Photo/Illutration Only a few tourists walk the streets near Kyoto's Kiyomizu dera temple on a recent Sunday. (Shinya Takagi)

Tourism industry officials are clamoring for a resumption of the discount-laden Go To Travel campaign to revitalize pandemic-hit businesses, but economic experts say the program’s funds might be better spent elsewhere.

One executive of a major travel agency said the tourism industry cannot be resuscitated without the Go To Travel campaign.

About 2.7 trillion yen ($23.6 billion) was set aside for the tourism-promotion program, a pet project of then Prime Minister Yoshihide Suga that started in July 2020.

It covered as much as half of travel expenses up to 20,000 yen as a subsidy to support the tourism industry that had been hurt by the spread of novel coronavirus infections.

However, a surge in new COVID-19 cases led to suspension of the campaign in late 2020, leaving about 1.3 trillion yen unused.

More than a month has passed since the government lifted the COVID-19 state of emergency, but the number of tourists has yet to return to pre-pandemic levels.

Tourists from abroad are still banned from entering Japan as a precaution against the novel coronavirus.

Hiroyuki Takahashi, chairman of travel agency JTB Corp., said Japanese customers are waiting for the Go To Travel campaign to resume before making their reservations.

In the ancient capital of Kyoto, autumn is normally a busy tourist season, but officials of the city tourism association said only 27 percent of rooms were occupied at major hotels in September, about 33 percent of the level in September 2019.

Officials of the Japan Travel and Tourism Association met with Tetsuo Saito, the tourism minister, on Oct. 15 and asked that the campaign be resumed as soon as possible.

Saito said the campaign would be a catalyst for rebuilding the economy.

The Suga government came under criticism for extending the Go To Travel campaign over the entire nation when infections were spreading.

Despite the risk, use of the program skyrocketed, and 90 million people took advantage of the campaign.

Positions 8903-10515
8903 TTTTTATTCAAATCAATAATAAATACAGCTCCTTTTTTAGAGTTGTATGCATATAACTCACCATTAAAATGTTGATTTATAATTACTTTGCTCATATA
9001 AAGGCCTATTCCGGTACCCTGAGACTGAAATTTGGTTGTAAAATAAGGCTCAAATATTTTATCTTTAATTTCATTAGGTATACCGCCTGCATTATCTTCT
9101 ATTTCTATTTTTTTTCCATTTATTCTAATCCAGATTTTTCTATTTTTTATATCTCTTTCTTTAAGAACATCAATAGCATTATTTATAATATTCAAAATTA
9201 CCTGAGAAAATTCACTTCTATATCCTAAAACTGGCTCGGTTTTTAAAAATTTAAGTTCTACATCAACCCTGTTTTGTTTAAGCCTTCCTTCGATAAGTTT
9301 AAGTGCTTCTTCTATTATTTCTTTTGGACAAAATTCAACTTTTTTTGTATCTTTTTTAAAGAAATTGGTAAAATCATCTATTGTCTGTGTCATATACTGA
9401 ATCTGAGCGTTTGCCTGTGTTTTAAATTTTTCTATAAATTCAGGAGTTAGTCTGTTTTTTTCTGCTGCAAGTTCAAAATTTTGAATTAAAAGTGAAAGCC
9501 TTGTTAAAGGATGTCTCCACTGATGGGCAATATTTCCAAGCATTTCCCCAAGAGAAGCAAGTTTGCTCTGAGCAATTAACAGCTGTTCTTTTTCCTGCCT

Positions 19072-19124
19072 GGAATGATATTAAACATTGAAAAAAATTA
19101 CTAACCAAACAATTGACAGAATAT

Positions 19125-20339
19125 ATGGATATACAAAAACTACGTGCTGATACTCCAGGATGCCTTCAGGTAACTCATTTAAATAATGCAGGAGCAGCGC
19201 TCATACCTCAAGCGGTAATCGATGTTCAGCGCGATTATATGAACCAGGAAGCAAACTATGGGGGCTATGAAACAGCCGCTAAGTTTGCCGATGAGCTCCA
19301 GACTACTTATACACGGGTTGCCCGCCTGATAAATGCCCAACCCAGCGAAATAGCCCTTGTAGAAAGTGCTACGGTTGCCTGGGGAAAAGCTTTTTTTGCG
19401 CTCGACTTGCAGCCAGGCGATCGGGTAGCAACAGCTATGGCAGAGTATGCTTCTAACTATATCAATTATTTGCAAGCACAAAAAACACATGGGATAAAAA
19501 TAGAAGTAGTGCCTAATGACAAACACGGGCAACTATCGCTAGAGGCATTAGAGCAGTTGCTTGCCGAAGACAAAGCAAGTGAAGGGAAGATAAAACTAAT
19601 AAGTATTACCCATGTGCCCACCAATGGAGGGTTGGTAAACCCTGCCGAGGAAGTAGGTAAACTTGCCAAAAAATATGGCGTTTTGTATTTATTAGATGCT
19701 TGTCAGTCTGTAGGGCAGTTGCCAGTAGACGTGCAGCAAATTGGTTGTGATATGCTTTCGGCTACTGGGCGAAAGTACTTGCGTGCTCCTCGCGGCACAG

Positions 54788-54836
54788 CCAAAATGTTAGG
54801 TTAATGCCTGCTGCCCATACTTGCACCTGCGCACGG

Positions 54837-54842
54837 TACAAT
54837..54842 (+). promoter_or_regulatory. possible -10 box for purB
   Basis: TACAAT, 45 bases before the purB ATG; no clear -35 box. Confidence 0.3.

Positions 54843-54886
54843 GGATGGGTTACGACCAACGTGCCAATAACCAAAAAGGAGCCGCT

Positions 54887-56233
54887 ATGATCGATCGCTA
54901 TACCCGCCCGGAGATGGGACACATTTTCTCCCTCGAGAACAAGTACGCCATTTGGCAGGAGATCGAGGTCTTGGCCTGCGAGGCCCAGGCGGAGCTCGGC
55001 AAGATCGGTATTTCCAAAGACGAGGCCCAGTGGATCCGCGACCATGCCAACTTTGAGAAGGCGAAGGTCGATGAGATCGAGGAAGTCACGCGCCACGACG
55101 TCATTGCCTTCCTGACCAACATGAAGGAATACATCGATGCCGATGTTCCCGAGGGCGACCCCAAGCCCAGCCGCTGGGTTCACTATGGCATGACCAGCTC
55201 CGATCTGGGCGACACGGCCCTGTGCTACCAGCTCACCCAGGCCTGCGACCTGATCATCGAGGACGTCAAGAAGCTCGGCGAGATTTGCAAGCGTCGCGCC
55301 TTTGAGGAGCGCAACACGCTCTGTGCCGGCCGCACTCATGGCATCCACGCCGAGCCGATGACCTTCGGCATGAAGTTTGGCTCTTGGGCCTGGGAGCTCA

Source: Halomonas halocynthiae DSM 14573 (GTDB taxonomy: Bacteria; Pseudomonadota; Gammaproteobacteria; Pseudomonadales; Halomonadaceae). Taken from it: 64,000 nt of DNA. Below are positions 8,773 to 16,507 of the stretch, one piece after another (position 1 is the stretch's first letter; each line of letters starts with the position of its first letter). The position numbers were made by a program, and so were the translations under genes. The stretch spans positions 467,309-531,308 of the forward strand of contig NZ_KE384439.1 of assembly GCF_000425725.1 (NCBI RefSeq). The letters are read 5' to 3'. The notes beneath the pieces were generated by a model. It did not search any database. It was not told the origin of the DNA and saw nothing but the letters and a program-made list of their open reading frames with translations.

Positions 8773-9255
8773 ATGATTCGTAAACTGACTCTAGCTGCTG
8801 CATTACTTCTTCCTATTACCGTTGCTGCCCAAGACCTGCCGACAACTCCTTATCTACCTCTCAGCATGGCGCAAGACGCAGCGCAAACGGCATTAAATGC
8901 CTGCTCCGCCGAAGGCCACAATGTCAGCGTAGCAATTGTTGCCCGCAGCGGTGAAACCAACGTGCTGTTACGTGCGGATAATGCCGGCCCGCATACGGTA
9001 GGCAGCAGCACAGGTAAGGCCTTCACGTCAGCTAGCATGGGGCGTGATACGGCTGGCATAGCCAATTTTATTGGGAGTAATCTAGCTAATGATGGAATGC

However, the tourism ministry is now concerned about another spike in COVID-19 cases stemming in part from increased travel.

The government is considering various measures to prevent such a spread, such as using certificates that show individuals have been vaccinated or tested negative for the coronavirus.

But not everyone is as enthusiastic about resuming the campaign.

Kazuki Kitatsuji, a specialist in domestic macroeconomics at the Japan Research Institute, pointed out that despite the subsidies distributed last year, the rate of increase in spending on travel and eating out was not very different from other consumption items.

A resumption of the campaign would have only limited effects on the economy, he said.

“If new infections decrease and consumers think again about travel, people will return to tourist spots even if public funds are not distributed,” Kitatsuji said.

Takahide Kiuchi, executive economist at Nomura Research Institute, said that other business sectors were also in need of government support.

“As the fiscal condition worsens, there will be a need to consider if the (Go To) policy has high priority,” Kiuchi said.

Others called for a different approach to support the tourism industry.

“Rather than an excessive initial boost, what is needed is to sustain the industry over the long term,” Yoshiharu Hoshino, CEO of Hoshino Resorts, said.

He suggested reducing the size of the subsidy but extending the period of the campaign.

(This article was written by Shinya Takagi and Sho Hatsumi.)